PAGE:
“Customers to pay less for energy bills from summer,” trumpets UK energy regulator Ofgem this morning.
From 1 July, the energy price cap will be set at an annual level of £2,074 for a dual fuel household paying by direct debit based on typical consumption, which reflects recent falls in wholesale energy prices.
The new price cap represents both a reduction in last quarter’s cap, and also a reduction in how much customers will pay on their bills. Since October 2022, consumers have been supported by the Government’s Energy Price Guarantee, which caps the typical bill at £2,500.
Hooray! Wait, what’s this bit?
These changes mean that energy suppliers will need to be able to raise more capital and, to be able to do that while still being able to make a reasonable profit within the price cap, Ofgem is proposing that the element of the price cap that covers profit margin – known as Earnings Before Interest and Tax (EBIT) – will see a small increase.
Under these plans, the EBIT allowance will allow an efficient energy supplier to make a reasonable profit that reflects its business model and ensure it can be investable in the long term, while keeping a lid on excess profits.
For the October price cap, the EBIT allowance is indicatively expected to be £37 for the typical bill. Under the proposed changes, the EBIT allowance in the typical annual bill would be around £10 higher, with the new EBIT allowance being set at around 2.4% of the full price cap level in that period. By contrast, supplier failures during the gas crisis cost each household an average of £83 and Ofgem is determined not to see a repeat of this situation.
The energy EBIT allowance is controversial, so might have merited more attention than it’ll get tagged onto the price cap announcement.
At the moment, UK energy retailers have a pre-tax profit margin limited to 1.9 per cent. Suppliers have been moaning that a fixed rate made hedging for volatile markets uneconomic so contributed to last year’s wave of supplier failures. British Gas owner Centrica said in January, in a spiky letter to the regulator, that the shakeout of its smaller rivals had . . .
… exposed fundamental flaws in domestic energy retail market design and regulation, at huge cost to consumers. On the regulation side, suppliers have been permitted – even encouraged – to offer below cost unhedged tariffs and use customers’ money to run their businesses. With consumers being encouraged to focus on price above all else, and healthy competition being judged solely on switching, the result was a race to the bottom.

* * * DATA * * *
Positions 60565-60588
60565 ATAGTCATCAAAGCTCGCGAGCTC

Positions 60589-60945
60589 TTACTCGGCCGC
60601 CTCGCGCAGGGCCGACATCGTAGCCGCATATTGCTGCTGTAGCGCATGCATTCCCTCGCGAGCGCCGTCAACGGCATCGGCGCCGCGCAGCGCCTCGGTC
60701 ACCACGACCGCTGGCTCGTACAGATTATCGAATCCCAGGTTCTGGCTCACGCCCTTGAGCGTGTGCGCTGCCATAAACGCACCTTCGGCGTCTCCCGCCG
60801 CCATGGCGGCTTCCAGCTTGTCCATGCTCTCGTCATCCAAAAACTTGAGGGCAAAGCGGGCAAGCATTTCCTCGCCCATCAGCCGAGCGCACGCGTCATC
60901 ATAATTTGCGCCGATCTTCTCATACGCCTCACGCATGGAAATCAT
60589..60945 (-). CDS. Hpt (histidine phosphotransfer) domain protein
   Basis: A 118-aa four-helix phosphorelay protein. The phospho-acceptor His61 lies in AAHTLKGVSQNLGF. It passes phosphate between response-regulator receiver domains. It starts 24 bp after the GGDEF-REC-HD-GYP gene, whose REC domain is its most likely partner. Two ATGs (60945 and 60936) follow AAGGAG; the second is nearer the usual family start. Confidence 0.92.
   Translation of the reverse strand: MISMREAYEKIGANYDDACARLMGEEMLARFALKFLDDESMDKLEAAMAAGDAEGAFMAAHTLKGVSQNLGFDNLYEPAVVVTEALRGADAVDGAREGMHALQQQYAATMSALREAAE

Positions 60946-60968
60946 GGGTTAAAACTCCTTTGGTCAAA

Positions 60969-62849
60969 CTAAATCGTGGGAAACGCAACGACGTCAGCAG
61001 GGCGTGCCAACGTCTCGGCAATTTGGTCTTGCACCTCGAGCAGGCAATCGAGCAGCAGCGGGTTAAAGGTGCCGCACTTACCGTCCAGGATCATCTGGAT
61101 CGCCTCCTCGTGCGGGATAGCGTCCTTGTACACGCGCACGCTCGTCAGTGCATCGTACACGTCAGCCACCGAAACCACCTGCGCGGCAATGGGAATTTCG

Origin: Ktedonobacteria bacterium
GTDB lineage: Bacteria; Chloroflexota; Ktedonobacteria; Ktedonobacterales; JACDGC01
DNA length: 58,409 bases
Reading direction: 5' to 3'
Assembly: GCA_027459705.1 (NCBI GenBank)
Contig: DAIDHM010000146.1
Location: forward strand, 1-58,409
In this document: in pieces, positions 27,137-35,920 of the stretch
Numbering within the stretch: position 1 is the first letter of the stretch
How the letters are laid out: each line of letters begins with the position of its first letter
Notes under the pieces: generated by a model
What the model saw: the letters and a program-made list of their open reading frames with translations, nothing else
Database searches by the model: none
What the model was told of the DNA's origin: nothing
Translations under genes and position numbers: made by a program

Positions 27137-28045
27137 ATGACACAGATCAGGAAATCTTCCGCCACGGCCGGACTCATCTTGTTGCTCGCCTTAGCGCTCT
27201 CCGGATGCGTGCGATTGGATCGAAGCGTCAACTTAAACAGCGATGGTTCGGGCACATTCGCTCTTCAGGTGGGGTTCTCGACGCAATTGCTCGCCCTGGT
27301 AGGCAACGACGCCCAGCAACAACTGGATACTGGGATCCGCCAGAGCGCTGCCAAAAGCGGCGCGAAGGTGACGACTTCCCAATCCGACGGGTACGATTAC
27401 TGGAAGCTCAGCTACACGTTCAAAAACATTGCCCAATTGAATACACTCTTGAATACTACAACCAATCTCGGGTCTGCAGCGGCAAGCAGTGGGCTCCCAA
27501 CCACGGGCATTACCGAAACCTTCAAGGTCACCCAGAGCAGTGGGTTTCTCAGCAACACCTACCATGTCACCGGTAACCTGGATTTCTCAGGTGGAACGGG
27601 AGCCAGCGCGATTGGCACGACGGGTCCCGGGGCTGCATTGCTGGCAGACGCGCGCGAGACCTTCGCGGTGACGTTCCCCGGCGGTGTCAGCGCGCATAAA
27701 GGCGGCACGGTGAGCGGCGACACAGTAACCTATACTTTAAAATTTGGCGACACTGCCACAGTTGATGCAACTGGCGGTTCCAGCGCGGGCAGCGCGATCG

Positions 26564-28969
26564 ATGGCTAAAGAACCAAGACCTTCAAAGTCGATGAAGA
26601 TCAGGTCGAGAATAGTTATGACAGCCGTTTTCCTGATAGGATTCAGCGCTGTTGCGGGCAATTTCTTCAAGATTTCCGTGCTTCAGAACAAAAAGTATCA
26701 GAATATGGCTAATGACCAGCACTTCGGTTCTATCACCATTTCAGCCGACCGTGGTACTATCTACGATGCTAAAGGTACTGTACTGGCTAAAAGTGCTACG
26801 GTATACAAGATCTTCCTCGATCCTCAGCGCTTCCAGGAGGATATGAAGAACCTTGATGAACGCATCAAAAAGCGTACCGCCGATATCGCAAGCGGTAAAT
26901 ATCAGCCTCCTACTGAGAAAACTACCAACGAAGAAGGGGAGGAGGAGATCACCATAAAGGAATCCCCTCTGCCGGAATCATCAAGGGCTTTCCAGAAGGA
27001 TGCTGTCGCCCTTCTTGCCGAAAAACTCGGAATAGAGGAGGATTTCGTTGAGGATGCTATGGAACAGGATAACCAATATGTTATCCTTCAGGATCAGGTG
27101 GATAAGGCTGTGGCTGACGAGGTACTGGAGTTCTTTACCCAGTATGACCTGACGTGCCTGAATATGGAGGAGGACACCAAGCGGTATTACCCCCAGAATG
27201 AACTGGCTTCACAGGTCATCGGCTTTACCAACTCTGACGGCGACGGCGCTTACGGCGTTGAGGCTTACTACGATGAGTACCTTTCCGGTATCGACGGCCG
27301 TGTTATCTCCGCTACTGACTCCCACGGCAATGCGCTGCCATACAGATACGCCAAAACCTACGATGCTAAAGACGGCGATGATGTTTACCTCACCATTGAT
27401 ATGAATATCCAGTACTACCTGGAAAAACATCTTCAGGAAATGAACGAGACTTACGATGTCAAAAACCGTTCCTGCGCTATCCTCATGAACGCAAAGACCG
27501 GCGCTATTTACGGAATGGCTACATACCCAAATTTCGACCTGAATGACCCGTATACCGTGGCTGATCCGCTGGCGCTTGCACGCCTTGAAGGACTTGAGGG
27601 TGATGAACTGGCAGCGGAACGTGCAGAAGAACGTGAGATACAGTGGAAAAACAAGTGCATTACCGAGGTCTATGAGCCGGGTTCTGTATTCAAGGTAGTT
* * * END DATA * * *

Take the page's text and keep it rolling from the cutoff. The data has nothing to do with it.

Ofgem’s proposed solution amounts to a regressive energy tax. Adding a variable rate element means that while the typical profit per customer will be about £10 higher, frugal energy use may mean paying relatively more per therm.*
You’d probably not spot that from the reams of documentation published this morning, however. The below chart is in an appendix on page 88 of the consultation document:
There’s also a table showing the working. In essence, the higher profit allowance inflates consumer bills by £227mn in a “low price scenario” (the current base case) but also results in fewer failures, probably, so saves them £132mn. There’s no detail given to show how the latter figure was estimated:
A maze of tariffs options and loyalty penalties complicate the impact assessment. Here are the some vulnerable customer estimates:
This is all quite good news for Centrica, which has a 20 per cent UK electricity retail market share. Simplistically, an extra £10 per household boosts its annual EBIT by about £56mn. Here’s Citigroup:
The move to a cap and floor mechanism with absolute minimum £/customer (£20) linked to an extent to commodity prices to the upside should be well-received as this will essentially protect earnings in a falling commodity price environment and allow upward escalation should prices increase [ . . . ]. Ofgem is now consulting on its position and if confirmed, we expect potentially 40+% uplift to consensus energy retail EBIT at Centrica
At pixel Centrica shares are up nearly 5 per cent to 118.95p, its highest since 2019, on approximately five times the average daily volume.
* Update 2:45pm BST: An Ofgem spokesman disputes that its cap proposals would be regressive based on usage, saying: “You have mistakenly interpreted that the fixed component of the proposed EBIT allowance (£19 out of £47 expected for 11a [the period between October and December 2023]) directly flows to the standing charge. This is incorrect. In reality, we propose to set the EBIT allowance in a way that keeps the current cap ratio of standing vs unit charge the same.”
The relevant parts of the consultation are section 6.7 and 6.8, which concern the ratio of standing charges to unit charges. It says:
We are minded to implement the EBIT allowance in the nil consumption cap charge on an equivalent percentage basis, so that the existing ratio between standing charges and unit charges is preserved. The formula for EBIT in the nil consumption cap will be set as: 1. Nil consumption EBIT = typical consumption EBIT for period / typical consumption allowances for period * nil consumption allowances for period
Indicatively for 11a this would be £1.32 higher than the status quo, increasing the standing charge as a whole by 0.45% compared to under the existing 1.94% allowance. For simplicity, we are minded to set the fixed components for electricity and gas as 50% of the total fixed component, with the scalable component the same percentage for each. We are minded to set the multi-rate electricity cap with the same fixed and scalable components as the single rate electricity cap.